But all people are not the same, and these human tokens, that are flung at us: Their assignment is, with full commitment, rotating with a second woman, to take care, that's common practice, of the Herr Primar, the aged chief physician of the clinic, for example in Upper Austria, that doesn't lie higher than Austria but obviously right in the middle; on one of these many gaming tables the wheel is always being turned, and the Slovakian nurses are being used for the worn out, needy people among us, one spends oneself for the other, the other spends of and for oneself, these women have no value for all intents and purposes but only that which they have for us. These coins can only be exchanged at our counters. Not all people are the same, they are merely like us. Only those are like us who, in fact, we were once too, like the Herr Primar, Denisa's employer. The others, we are not, the working machines, even if they studied incidentally and obtained a master's degree (like Denisa, for example). We always take in two and two, who alternate their low-cost in-home-care service. They are Europe's play money, for the Herr Primar and other politicians who have families too, and no one has fun. But it must be. There is no other way. However, when any of these young women (most often the caretakers are older, the young ones can't take it) is a certain Denisa Šoltísová, you don't have to remember her name because she no longer exists (when she existed then only with regard to her blessed acts for the Herr Primar) is found in the river, - naked and dead -, where she has been lying for days, with external and internal marks of violence on and inside of her body, then, well, what then? Only at that moment, one finds out about it, when a newspaper article or a book is written about her. It was murder, Ingeborg Bachmann wrote as her last sentence in "Malina". It is always murder, but murder needs a victim and a perpetrator, and obviously neither really matters to the police in Upper Austria. The case could not and cannot be solved. We really took great pains, but regrettably, some things cannot be resolved or explained.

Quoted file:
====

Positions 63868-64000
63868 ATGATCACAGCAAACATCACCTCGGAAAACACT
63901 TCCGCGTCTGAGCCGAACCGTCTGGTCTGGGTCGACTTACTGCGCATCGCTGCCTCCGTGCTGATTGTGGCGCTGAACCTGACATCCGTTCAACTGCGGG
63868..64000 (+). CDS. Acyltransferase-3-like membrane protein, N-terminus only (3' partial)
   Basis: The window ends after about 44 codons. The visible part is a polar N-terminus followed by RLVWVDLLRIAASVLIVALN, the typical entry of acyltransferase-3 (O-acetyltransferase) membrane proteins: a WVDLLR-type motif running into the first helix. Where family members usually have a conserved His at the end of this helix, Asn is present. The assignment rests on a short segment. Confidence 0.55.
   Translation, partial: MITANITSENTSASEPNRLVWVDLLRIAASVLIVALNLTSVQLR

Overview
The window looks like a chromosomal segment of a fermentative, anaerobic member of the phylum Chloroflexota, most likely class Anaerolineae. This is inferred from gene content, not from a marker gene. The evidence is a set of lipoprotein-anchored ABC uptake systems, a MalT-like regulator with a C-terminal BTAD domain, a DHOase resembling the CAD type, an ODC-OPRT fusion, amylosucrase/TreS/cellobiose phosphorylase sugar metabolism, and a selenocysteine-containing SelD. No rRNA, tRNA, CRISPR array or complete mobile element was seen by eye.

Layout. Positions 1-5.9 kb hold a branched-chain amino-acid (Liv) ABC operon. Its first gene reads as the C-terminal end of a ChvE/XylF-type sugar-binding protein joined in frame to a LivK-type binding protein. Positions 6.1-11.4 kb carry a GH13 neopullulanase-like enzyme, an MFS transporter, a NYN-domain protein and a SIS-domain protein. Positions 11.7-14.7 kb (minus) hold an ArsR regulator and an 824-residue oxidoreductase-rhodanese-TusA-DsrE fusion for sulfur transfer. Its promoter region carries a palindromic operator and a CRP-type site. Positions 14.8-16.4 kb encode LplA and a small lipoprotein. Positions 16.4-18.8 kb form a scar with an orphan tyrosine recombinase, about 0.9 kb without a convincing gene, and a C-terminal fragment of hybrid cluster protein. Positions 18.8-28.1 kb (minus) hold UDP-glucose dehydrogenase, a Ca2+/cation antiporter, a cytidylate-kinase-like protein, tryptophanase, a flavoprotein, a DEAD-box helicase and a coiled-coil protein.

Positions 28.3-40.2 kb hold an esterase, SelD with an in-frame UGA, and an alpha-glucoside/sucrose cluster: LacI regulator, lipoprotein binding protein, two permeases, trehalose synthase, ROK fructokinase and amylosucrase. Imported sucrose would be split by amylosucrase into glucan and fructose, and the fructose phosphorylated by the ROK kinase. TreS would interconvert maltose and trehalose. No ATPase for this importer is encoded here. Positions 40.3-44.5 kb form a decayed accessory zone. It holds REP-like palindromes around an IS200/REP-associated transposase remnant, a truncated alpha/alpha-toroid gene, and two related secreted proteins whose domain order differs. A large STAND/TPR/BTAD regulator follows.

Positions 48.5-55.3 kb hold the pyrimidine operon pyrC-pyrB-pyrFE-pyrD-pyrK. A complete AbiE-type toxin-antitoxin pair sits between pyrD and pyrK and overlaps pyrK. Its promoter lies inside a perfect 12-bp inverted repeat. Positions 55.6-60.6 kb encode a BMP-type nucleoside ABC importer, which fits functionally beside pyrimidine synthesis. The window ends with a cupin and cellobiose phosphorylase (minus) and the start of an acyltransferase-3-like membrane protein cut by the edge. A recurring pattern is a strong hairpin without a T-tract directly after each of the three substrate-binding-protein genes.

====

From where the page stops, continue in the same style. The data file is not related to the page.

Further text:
A being, destined to serve us and as such defined (already as a woman made to serve, as a foreigner predestined to serve us, and then to disappear possibly without a sound. Not necessarily in the river, dressed in thong and undershirt, this wouldn't have been necessary, she could have disappeared in the usual way, she didn't need to lie in the water for days, she could have left, simply gone away without having to come back as a revenant by way of an author who writes about her, to haunt us after her death and hang around amongst us. Now that the next 24-hour caretaker is already waiting for the spin of the washing machine's wheel of fortune of soiled diapers, in whose odor some have to sleep because they cannot get another room in the house.) Thus she is waiting for our esteemed family members: an attractive young woman who could serve us in quite a different way, even if we would have to force her. Such a being naked drowned amongst us in the icy cold river. The Upper Austrian police found out nothing. No one else finds out anything either, only a few find it interesting. The neighbor woman didn't find it strange when in the dead of winter, the young Slovak woman dressed in thong and undershirt ran through the streets. Maybe they are like that. That's how it is. Maybe that's what they do at home, and maybe that's why they also do it here where we live, right next door, during their servant-life with us. Denisa should be glad that she landed a job with the nice Herr Primar, an honored member of our community. She could have had it worse.